Look Ma, No Hands!

Bicycling (South Africa) - - My Bikes -

Even if you aren’t toss­ing up a vic­tory salute, no-handed rid­ing is a good skill to have: you can more eas­ily re­move lay­ers or re­fuel, and it will im­prove your bike con­trol in ev­ery po­si­tion since it re­quires ma­noeu­vring the bike from your hips. To learn it, find a flat and open area of pave­ment or grass. Then fol­low these steps from skills in­struc­tor Har­lan Price of TakeAim Cy­cling. 1.

Start ped­alling and choose a gear that al­lows you to main­tain pres­sure on the ped­als at a com­fort­able ca­dence. Move your sit bones to the back of the sad­dle.

2.

“Main­tain a steady, run­ning speed so the gy­ro­scopic ef­fect of the wheels

helps you stay bal­anced,” says Price. “If you’re go­ing too slowly, your body is do­ing all the bal­anc­ing.” As you con­tinue to pedal, start to take pres­sure off your hands by un­hing­ing from your hips with a straight spine, grad­u­ally sit­ting into an up­right po­si­tion. Ex­per­i­ment with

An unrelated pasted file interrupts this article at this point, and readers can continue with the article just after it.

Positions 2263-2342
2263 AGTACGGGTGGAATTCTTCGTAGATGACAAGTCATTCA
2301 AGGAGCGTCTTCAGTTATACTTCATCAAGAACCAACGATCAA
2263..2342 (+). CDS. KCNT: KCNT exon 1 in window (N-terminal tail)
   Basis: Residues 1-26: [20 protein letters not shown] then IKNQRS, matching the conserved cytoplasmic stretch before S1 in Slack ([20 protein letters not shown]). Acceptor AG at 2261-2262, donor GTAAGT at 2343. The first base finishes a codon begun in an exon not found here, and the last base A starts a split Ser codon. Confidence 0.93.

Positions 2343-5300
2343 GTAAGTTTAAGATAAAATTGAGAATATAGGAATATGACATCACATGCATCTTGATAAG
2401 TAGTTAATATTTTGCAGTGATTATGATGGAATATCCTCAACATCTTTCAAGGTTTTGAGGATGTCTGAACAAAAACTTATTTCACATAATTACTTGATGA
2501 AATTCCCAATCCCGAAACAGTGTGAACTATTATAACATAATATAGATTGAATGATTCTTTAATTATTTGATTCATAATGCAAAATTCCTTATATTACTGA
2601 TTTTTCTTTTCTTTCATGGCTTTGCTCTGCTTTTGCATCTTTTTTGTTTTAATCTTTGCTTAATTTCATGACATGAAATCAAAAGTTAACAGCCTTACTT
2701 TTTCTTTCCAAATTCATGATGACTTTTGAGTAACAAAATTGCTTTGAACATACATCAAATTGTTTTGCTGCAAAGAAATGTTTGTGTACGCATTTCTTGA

less pres­sure on the bar, mov­ing from your palms to your fin­ger­tips to hov­er­ing your hands as you get more com­fort­able.

3.

Re­mem­ber to sit up and back through­out the move. “You want to have a re­ally snooty, up­right pos­ture,” says Price. “If you stay

hinged for­ward and just pull your hands off the bar, you’re not re­ally bal­anced – you’re just hold­ing your­self up with your core.”

4.

Keep your eyes for­ward to main­tain a smooth line of travel, and steer by gen­tly piv­ot­ing your hips in the di­rec­tion you want to go.

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